emulsifiers

Organic Beeswax

This has to be one of my favourite ingredients as is brings a beautiful sweet aroma and rich colour to a whole range of skin care products. I love it in organic lip balms, fragrance-free or naturally perfumed nourishing creams and soothing balms.   It is common to see people make reference to beeswax as a natural emulsifier and while that is true it isn’t totally accurate. If you want to make an emulsion using beeswax as the main oil-water binder you need something else called borax (sodium borate) as it is the reaction between these two chemicals that enable an old-fashioned cold-cream to be made. Basically the beeswax and the borax undergo a saponification reaction (rather like making soap) and the resulting chemical has both oil and water-loving properties (a surfactant is created). This can then hold a simple cream together!

Why not try a little beeswax in your next cream or lip product – you don’t need too much as it can lead to your product feel like it is dragging on the skin, 1-8% should cover almost everything!

We get our Organic Beeswax from  New Directions Australia.

The ABC of HLB – A guide to cream making.

If you are making creams there are three little words that you should know: H = Hydrophile, L = Lipophile and B = Balance. Anyone who has tried to wash a greasy pan without using detergent will know that oil and water don’t mix in fact they detest each other so much that they usually require chemical mediation. You may beg to differ and tell me that it is perfectly possible to get oil and water to mix and you would be right for a while but it doesn’t take long before they go their separate ways and spelling devastation for your formula.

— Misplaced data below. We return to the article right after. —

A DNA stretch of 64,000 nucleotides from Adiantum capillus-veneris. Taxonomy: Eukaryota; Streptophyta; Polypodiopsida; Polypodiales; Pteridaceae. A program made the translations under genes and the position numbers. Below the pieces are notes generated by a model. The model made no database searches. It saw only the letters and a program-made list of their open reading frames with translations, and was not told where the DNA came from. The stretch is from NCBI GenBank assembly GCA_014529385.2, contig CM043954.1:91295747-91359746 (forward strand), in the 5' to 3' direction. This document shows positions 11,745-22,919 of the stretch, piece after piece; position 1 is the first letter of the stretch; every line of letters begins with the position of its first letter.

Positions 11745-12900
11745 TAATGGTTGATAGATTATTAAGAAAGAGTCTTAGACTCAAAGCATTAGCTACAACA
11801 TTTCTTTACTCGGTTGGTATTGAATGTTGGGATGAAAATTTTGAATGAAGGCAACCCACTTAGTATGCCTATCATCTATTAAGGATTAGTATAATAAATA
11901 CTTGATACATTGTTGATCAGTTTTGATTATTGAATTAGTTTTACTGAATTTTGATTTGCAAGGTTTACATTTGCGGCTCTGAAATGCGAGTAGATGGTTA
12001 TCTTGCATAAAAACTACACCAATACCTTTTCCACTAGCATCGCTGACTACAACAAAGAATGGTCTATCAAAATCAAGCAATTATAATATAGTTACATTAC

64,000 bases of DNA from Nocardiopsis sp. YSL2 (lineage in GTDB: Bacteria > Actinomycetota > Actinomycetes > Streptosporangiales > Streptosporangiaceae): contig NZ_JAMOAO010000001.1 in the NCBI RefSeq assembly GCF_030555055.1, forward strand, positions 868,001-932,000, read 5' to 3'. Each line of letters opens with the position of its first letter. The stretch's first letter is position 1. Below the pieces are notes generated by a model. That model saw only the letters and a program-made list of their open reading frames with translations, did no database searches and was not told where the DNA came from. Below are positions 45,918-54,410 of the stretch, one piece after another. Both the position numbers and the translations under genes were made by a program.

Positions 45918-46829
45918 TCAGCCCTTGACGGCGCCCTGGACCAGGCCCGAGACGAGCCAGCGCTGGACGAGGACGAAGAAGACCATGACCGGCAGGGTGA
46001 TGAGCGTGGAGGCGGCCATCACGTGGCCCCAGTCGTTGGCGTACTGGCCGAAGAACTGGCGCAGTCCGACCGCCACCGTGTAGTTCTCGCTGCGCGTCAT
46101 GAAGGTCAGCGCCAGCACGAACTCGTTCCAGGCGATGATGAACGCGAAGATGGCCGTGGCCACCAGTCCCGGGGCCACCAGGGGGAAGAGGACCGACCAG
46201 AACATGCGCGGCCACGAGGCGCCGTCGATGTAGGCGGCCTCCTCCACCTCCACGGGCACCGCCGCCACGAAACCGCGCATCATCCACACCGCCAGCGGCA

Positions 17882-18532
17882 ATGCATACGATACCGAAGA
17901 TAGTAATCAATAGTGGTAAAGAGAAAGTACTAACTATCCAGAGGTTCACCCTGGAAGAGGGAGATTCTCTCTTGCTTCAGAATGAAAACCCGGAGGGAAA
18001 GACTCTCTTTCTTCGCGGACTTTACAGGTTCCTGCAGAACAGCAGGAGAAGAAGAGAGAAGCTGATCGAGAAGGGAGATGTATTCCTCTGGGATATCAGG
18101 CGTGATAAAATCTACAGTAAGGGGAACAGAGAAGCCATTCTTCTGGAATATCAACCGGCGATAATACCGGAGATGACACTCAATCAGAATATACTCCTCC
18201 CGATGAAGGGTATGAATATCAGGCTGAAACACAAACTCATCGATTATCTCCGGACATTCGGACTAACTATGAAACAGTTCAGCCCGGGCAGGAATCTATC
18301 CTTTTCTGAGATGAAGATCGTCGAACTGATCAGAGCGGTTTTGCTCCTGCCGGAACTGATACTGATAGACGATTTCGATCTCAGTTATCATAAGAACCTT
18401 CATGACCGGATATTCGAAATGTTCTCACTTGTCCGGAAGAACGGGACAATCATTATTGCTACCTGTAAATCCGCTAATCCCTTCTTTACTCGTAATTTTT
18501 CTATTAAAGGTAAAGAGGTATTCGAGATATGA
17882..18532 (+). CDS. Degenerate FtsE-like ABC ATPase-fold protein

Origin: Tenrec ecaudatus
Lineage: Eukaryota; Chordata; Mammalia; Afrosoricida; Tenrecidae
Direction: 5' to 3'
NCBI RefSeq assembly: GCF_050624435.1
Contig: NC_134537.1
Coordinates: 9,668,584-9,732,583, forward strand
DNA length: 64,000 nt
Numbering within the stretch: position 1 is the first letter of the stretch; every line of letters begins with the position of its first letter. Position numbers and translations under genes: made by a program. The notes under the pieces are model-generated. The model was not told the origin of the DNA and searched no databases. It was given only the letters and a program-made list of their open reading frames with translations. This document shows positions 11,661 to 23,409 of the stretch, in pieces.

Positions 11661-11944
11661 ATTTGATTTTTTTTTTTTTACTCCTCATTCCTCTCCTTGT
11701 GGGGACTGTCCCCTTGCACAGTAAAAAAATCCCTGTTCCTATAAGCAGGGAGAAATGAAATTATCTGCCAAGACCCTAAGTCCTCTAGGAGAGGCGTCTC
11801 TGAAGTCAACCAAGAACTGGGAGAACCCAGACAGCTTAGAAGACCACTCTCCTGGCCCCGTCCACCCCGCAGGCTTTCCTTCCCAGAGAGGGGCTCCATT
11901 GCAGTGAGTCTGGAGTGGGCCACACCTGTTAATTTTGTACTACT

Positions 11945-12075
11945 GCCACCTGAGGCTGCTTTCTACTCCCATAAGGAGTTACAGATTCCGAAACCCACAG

Without going into a detailed chemistry lesson water likes to bond with water and oils like to bond with other oils due to special internal forces. The strong bonds that exist within each separate phase can be broken if you put some energy into the system (for example by homogenizing or stirring at high speed for a while) but when you stop stirring the little balls of oil and water soon start to coalesce and grow and before too long you have your two phases again. This can be slowed down physically by adding something that acts as a barrier – a thickener or suspending agent may do this job nicely and may result in a product that is stable for months or more but this only tends to work where the difference between the phases is very large – say 95% water, 5% oil. So, what most people do is opt for an emulsifier and this is where chemical mediation comes in.

There are lots of different emulsifiers but the general principal remains the same. They have one end that likes water […]